Reflections on Quality and importance of Accreditation  at this time of crisis

In the past week we have celebrated two important days. Though not planned to be together, the coincidence is fortuitous, as they reflect the vitality of the work we do.

The World What Matters to Me day  www.wmty.world celebrates the importance of placing people at the heart of what we do. One may assume that this should be a given, something that comes naturally. However, it goes further than the usual care that is provided. What matters to most people is all about the little things, the kindness they desire when they are ill and feeling safe and confident in the quality of care received. At this time of the COVID pandemic it is easy to forget this when one is trying to save lives and often in very difficult conditions. Also, What Matters to Me also includes the desires of the providers of care. They want to provide high quality care at all times, while feeling safe themselves.

The second celebration is World Accreditation Day https://ilac.org/news-and-events/world-accreditation-day-2020-2 which celebrates the importance of aiming to be the best in class, to exceed the minimum standards of care and to continually improve. The External Evaluation of standards impacts on every aspect of our lives. This year, the focus is on food safety which is vital for the safety of our health. We need to see this within the context of the way we live now and how we will live in the future.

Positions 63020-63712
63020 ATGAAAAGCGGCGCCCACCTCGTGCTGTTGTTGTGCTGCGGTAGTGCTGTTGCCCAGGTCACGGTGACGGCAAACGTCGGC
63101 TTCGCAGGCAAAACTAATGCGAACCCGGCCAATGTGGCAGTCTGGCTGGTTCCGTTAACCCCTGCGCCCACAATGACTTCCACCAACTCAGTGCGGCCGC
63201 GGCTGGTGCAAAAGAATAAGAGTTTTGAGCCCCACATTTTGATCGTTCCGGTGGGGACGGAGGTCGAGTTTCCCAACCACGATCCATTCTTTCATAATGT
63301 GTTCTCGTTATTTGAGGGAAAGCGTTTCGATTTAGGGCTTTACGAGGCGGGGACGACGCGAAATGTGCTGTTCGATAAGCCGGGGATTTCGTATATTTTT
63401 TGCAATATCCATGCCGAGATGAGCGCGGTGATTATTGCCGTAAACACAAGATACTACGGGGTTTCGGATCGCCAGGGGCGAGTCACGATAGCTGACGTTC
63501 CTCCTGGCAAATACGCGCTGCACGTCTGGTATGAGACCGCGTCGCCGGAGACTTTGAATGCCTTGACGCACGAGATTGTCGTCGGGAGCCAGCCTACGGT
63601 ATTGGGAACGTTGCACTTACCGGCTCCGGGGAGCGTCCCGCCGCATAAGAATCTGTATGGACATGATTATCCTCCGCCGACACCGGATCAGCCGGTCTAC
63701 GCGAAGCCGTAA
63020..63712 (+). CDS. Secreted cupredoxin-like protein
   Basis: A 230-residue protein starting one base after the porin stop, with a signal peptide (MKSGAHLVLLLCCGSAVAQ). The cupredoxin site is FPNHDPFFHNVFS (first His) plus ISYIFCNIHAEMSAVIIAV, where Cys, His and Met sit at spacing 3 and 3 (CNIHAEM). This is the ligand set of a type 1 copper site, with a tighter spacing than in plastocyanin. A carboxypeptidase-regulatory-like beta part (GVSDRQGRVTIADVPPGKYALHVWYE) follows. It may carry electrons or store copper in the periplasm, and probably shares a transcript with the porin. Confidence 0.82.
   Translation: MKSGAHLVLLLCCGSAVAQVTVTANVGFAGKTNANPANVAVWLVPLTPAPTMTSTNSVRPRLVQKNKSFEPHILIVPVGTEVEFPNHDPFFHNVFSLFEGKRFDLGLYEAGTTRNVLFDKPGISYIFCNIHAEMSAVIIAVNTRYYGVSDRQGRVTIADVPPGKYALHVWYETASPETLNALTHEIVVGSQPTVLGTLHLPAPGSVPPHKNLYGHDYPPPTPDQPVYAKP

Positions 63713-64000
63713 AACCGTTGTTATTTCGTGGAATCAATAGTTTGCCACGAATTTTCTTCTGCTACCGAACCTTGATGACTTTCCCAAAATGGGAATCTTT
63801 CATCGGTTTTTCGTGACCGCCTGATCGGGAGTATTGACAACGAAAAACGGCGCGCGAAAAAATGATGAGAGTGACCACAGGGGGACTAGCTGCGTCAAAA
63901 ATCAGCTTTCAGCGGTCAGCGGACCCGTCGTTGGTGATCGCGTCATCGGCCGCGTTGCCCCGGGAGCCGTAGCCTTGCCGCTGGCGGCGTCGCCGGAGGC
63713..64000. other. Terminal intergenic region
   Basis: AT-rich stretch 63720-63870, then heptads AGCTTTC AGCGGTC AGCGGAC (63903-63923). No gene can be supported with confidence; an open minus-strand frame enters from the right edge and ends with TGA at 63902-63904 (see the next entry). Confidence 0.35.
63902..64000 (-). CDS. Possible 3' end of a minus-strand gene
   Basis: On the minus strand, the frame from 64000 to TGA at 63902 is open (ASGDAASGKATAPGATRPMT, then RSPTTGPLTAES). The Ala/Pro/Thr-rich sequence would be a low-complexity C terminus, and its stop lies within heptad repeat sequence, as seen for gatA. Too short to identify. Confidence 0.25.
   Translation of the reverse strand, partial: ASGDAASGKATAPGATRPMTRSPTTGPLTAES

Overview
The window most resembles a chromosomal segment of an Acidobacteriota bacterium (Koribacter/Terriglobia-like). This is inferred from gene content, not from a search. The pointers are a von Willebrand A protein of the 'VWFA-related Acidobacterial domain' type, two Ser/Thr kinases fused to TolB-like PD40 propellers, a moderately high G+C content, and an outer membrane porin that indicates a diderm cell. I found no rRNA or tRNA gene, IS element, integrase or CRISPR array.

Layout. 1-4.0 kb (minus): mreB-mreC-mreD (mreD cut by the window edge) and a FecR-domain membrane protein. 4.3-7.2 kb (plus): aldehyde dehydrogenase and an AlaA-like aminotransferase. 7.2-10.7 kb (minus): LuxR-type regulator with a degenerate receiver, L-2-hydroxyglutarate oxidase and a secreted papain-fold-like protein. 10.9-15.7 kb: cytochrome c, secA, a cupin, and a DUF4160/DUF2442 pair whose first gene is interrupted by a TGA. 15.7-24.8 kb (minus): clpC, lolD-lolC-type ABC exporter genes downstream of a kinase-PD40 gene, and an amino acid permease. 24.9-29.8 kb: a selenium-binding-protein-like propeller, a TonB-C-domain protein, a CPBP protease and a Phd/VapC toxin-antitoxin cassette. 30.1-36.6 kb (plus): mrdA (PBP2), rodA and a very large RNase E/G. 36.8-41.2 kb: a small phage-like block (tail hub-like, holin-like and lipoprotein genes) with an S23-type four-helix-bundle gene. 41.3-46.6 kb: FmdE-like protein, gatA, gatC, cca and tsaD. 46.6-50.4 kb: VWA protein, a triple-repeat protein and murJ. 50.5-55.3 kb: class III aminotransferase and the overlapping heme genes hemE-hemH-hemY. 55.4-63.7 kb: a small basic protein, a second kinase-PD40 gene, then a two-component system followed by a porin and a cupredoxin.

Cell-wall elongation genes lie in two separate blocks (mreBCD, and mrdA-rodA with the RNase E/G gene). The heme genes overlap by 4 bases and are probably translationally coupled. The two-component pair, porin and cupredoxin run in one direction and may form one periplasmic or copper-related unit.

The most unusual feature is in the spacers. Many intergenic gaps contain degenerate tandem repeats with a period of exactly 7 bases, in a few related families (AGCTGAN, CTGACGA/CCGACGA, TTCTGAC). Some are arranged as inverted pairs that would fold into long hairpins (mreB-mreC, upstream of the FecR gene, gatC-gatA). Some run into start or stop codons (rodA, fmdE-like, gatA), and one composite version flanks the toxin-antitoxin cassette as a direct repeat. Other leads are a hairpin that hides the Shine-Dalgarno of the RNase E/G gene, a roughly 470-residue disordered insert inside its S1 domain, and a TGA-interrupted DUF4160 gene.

In healthcare the setting of standards and the evaluation against those standards is a vital part of the quality and safety initiatives across the globe. This is led by ISQua and the ISQua External Evaluation Association, which sets the standards for healthcare quality. We believe that without a high standard of care we can never give people what really matters to them.

As we move to the post pandemic world, we need to ask what kind of healthcare it is that we want to deliver. We will have found new ways of working, as well as things that are difficult to manage and others that are now feasible, such as telemedicine and virtual consulting. All of these will require standards for quality and safety, and we will work with organisations such as IQG  Accreditation Service to deliver quality care to all who need it.

We all entered the healthcare profession to serve the people who need our care. As we emerge into the changed world, we need to continually improve what we do, learn and share – and remember that quality is what matters to us and to the people who receive care

Peter Lachman

CEO ISQua and IEEA

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